BLOG 24 . New WP Bag From Piragis by Cliff JacobsonI once asked the late Calvin Rutstrum what he thought of synthetic sleeping bags, which dry fast if they get wet. I knew Rutstrum preferred down bags so I expected a baited response. His answer? “Cliff, experienced paddlers donʼt get their sleeping bags wet on canoe trips. If you know how to camp and canoe, you wonʼt either!” I could have cheered!
In my writings, Iʼve hammered home that “skills are more important than things”. After all, if you can avoid the accident you wonʼt have to treat it. Still, bad stuff happens. Once, my tundra camp was pelted by driving rain and sustained winds of 60 miles an hour (we had a wind gauge), for three days. Our tents held; nothing got wet. On a wilderness canoe trip to James Bay in 1972, my canoe capsized while it was being lined around a ledge. Our packs were soaking wet but the contents were dry. Hood River, 1992: Susie and I were napping (in our canoe) in an eddy above a narrow rapid, waiting for our turn to run. Suddenly, the current caught the stern and seconds later we were upside down. We were rescued quickly; everything in our packs was bone dry.
Before the days of dry bags, waterproofing consisted largely of packing by the “sandwich method” described in my books. Basically, you start by stuffing the item into a nylon stuff sack (which need not be waterproof). This stuff sack is placed inside a waterproof plastic bag—the bag should be twice the length of the stuff-sack. You twist (spindle) the mouth of the plastic bag, fold it over and secure it with a bungee cord. This (now waterproof) unit goes inside an over-sized nylon stuff sack. Note that the waterproof layer (the plastic bag) is sandwiched between tough nylon on each side. This system is 100 percent reliable. A similar procedure, using two giant 6 mil thick plastic bags, is used to waterproof large portage packs. However, 6-mil bags donʼt “twist, and bungee” as easily as lighter bags, so the best procedure is to separately roll down the mouth of each bag then buckle the pack-flap tightly enough to compress the rolled plastic liners below. The liner bags must be compressed to be water-tight. The negative is that you need a nearly full pack to maintain sufficient pack-flap compression.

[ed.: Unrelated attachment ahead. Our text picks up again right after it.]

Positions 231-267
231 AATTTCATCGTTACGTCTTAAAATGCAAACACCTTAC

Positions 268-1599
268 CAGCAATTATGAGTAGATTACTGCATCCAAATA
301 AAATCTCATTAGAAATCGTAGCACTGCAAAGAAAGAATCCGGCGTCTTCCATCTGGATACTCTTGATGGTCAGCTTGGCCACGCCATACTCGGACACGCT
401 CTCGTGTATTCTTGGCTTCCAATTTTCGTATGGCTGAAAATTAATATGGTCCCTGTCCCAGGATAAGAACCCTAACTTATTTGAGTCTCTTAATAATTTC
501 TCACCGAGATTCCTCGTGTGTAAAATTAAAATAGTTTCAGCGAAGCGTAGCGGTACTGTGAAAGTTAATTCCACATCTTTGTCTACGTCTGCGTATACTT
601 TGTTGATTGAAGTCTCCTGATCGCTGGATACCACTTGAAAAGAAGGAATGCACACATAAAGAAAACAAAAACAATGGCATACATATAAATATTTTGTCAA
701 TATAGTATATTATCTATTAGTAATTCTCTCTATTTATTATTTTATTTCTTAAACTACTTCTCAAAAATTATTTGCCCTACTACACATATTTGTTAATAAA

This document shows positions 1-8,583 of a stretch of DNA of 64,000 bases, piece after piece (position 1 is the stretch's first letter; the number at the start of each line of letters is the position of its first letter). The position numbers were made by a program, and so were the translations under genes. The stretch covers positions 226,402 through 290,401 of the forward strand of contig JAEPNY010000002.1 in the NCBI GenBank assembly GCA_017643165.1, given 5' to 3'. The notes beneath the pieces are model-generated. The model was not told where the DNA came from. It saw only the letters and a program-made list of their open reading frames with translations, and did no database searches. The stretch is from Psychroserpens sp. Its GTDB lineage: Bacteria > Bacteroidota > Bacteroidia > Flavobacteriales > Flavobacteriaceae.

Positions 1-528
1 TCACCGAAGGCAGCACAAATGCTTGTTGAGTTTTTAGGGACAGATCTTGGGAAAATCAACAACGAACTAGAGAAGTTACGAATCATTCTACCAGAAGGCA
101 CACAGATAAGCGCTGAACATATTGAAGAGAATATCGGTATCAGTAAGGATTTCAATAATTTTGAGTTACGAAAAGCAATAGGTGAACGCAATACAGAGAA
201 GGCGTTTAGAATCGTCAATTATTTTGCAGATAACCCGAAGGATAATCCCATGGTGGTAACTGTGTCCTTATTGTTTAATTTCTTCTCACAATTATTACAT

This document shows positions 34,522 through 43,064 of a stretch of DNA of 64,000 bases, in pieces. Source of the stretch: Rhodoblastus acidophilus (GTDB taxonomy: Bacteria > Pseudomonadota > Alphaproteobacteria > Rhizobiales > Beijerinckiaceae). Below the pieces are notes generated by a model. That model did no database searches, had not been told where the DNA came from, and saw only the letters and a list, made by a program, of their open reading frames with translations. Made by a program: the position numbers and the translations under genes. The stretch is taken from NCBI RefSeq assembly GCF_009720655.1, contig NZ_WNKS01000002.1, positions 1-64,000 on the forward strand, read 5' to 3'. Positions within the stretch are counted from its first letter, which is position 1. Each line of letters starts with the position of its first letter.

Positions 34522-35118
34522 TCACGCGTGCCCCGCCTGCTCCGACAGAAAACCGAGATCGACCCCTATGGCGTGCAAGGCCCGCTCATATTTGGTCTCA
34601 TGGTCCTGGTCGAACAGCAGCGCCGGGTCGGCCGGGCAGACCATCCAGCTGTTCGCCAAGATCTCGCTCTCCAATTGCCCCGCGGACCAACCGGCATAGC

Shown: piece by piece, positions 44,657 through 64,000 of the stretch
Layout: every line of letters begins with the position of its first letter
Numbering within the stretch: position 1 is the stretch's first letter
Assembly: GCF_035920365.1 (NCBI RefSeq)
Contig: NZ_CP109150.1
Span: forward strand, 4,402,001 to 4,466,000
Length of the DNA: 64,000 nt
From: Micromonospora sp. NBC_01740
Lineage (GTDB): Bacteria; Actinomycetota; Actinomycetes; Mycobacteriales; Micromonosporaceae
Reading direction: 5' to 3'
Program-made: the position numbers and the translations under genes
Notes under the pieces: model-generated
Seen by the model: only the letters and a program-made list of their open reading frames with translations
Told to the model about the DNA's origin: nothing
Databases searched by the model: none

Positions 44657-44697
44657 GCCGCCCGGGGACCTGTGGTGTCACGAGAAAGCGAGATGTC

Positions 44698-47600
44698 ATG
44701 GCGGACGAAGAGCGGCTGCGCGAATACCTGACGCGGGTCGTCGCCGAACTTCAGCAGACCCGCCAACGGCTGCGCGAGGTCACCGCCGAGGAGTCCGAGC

|Cooke Custom Sewing Pioneer pack and Piragis waterproof liner bag|
Enter the new bright yellow “Piragis nylon Waterproof Pack Liner”. Constructed from PVC-free, urethane-coated nylon (with welded seams), this heavy-duty waterproof bag measures 48 inches high by 29 inches wide. This is big enough to fill out the largest portage pack. A rectangular bottom uses space efficiently. The classic roll-and-Fastex buckle closure is quick and secure. When sealed, the liner is completely watertight—no need for compression. The coated nylon fabric is cold-flexible and very tough. This said, Iʼm a belt-and-suspenders man so I always place a 6-mil plastic liner bag INSIDE the waterproof pack liner to take the abrasion that comes from stuffing things into the yellow bag. A plastic liner bag prevents damage to the waterproof coating of the yellow bag when you stuff.
|Green River, Utah. Note yellow waterproof bags and plastic liners|
The Piragis Waterproof Pack Liner is an excellent product; I heartily recommend it!